Our Forgotten Veterans


Robert Flournoy

 

Copyright 2017 by Robert Flournoy  
 

Poster with a WWII era housewife.
 

On Memorial Day, and Veteran's Day, I try to visit the Confederate cemetery here in Franklin, TN, to pay respect to the forgotten veterans of our country's most costly war.

Farm boys who may or may not have owned a mule to plow their 40 acres, and answered their country's call just as valiantly as did the boys from Ohio and New York who also paid the ultimate price on the hallowed ground of the Franklin battlefield where 9,000 men were killed or wounded in what has been described as the Civil War's deadliest 5 hours.

Where did such courage come from? These forgotten veterans deserve a moment of respectful silence, as do the women who loved them, left at home to keep their children safe, and fed.  

The women of a more modern era deserve the same respect, and I try to tell their story here through the eyes of my own family.  They were the mothers of my childhood friends, they were the wives of my father's friends, and the wives of my own friends. A timeless dance, they too are forgotten veterans.

My older sister was born in August of 1942, just before my father was accepted as a flight cadet in the Royal Air Force program for aspiring American flyers, since the United States was ill prepared for such a thing when war broke out. He would spend the next year learning his craft on several bases across our land to include San Antonio, TX, Wichita, TX, Enid, OK, and Great Falls. MT. My mom would wait patiently, raising her infant daughter in the home of his parents.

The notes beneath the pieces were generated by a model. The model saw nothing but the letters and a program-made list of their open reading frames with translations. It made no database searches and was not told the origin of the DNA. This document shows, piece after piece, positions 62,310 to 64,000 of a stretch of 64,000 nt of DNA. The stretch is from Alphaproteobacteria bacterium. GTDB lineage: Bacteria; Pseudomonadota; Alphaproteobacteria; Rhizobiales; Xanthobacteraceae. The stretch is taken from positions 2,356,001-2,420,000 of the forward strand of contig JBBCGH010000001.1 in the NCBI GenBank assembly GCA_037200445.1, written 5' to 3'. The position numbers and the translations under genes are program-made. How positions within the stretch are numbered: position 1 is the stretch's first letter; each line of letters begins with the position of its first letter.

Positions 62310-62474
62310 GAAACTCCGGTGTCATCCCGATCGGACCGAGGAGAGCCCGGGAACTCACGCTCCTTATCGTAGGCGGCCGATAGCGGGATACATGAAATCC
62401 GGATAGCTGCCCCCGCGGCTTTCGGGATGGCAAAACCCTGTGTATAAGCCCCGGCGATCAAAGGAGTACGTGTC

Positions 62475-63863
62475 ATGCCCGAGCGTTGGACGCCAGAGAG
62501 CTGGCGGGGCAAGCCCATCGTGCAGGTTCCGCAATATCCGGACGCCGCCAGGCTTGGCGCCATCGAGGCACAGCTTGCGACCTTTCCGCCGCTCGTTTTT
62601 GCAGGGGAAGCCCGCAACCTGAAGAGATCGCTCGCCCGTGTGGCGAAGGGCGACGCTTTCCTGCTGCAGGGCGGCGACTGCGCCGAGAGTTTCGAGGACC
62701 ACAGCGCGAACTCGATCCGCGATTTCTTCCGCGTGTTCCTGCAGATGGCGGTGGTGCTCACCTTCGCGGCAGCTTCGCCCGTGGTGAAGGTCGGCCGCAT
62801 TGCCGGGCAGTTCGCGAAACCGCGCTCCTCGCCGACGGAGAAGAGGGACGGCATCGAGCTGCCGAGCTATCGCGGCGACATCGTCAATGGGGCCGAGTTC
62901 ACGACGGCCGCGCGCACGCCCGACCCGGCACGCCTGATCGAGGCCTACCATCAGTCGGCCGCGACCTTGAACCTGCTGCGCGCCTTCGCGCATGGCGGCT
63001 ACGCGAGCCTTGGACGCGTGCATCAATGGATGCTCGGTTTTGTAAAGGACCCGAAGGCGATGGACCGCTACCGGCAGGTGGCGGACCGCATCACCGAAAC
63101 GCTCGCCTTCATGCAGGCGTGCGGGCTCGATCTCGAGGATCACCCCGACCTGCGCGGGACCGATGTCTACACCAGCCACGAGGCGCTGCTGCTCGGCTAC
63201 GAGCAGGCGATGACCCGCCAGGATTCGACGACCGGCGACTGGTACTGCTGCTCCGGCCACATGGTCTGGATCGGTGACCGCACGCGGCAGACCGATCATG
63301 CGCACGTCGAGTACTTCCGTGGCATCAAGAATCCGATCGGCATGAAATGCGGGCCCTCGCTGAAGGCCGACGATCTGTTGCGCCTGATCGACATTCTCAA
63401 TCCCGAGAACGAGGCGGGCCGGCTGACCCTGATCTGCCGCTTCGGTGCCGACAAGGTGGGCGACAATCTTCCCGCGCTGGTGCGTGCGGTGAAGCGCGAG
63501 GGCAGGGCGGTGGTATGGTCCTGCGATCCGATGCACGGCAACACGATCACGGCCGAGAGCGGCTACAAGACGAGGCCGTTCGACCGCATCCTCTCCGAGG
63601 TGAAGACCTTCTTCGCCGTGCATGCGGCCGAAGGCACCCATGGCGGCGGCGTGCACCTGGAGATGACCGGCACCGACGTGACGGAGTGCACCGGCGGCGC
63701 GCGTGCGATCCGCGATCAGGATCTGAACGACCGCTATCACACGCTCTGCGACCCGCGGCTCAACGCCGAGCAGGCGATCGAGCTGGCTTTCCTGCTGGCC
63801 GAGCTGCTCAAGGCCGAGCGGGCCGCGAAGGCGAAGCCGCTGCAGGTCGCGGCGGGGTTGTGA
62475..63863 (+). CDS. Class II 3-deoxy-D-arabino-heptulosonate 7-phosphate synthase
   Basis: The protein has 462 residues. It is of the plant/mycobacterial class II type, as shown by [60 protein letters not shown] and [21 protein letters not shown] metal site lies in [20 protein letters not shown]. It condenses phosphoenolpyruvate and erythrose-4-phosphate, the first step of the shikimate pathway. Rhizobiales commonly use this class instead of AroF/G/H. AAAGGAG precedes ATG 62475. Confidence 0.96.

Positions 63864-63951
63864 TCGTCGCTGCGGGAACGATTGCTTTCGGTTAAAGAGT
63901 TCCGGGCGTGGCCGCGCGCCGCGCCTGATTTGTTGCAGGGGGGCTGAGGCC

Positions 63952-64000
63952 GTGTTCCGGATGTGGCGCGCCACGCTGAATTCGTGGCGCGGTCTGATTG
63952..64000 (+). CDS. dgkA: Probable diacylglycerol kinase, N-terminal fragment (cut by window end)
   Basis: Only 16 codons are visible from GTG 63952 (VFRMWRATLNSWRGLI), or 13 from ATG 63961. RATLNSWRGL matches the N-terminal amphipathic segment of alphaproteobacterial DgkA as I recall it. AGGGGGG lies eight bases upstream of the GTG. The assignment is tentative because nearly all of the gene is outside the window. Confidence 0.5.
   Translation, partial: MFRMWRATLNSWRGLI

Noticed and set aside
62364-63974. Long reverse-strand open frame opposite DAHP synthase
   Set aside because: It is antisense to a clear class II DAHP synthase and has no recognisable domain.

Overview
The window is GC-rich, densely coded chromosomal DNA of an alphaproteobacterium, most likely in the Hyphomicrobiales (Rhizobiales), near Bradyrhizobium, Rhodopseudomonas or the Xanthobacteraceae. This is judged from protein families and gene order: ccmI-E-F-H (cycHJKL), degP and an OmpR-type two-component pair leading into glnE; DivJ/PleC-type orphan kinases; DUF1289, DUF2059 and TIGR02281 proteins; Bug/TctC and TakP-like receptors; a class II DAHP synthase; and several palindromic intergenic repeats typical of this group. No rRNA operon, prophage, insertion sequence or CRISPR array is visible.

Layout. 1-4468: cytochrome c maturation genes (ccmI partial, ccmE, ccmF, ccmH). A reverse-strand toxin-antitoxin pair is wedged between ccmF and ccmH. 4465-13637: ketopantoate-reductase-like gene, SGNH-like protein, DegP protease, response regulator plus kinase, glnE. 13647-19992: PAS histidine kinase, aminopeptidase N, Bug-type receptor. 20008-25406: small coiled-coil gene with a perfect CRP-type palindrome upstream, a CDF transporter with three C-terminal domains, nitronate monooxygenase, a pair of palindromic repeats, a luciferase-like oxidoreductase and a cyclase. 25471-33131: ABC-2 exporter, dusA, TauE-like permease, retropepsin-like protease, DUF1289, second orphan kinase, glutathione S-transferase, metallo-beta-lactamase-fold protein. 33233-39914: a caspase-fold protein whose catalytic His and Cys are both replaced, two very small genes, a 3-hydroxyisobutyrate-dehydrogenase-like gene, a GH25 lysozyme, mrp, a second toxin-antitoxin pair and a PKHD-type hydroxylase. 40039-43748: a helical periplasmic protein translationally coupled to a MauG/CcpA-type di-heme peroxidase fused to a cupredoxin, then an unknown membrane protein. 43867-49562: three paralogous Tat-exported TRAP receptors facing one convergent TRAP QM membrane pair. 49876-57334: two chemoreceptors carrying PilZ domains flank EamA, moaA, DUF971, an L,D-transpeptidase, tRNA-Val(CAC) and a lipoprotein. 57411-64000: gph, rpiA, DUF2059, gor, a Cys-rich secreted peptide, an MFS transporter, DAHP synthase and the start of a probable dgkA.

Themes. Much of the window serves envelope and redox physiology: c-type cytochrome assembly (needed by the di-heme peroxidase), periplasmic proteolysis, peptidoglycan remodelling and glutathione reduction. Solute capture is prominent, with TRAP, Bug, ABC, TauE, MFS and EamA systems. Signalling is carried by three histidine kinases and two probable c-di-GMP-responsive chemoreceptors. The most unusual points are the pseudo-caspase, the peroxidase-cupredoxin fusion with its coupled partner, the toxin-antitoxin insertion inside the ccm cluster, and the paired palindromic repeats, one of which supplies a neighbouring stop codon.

Graduation from flight school would see dad off to India where he would fly "The Hump" in his C-46 until the war's end, but would not make it home until February of 1946.

Mom was still waiting, her daughter having turned almost 4 years old until her daddy, and my mother's husband, would finally come home.  

Dad attended Auburn after that on the GI Bill, getting his degree in Electrical Engineering in 1949. He went to work for the TVA in Chattanooga, TN, and joined the Tennessee National Guard as a pilot to generate some extra income for his family which now included me, having arrived in this world 9 months to the day after my dad's home coming from WW2. Imagine that.

What was unimaginable at the time was that his guard unit would be activated for duty in Korea.

After another 6 months gone from home for predeployment training, he left for Korea in late 1950 and returned in the Fall of 1952, my mother once again left behind to raise her son and daughter.

Dad decided to stay in the military at this point, having 6 years toward a 20 year retirement under his belt, and we were to move a dozen times between then and his retirement in 1967, he leaving us behind several more times in between as he attended various military schools and a time in Germany alone before we could join him in 1959.

My mom had become an army wife, having unwittingly drifted into a life style that a small town Alabama girl could never have imagined when she first met dad in 1941. One of millions, she fought 3 wars with her husband, staying at home alone, moving at the most inconvenient times, and sacrificing the home town comforts enjoyed by most women whose husbands were civilians.

Here is to mom on Veteran's Day. Here is to all the military moms who answered the call every bit as courageously as their husbands did.

Sometimes I wonder who was the bravest, and who had the hardest job. As a parent now, who understands the demands of motherhood without the additional heavy weight of a military life on their shoulders, I think I know the answer to that.


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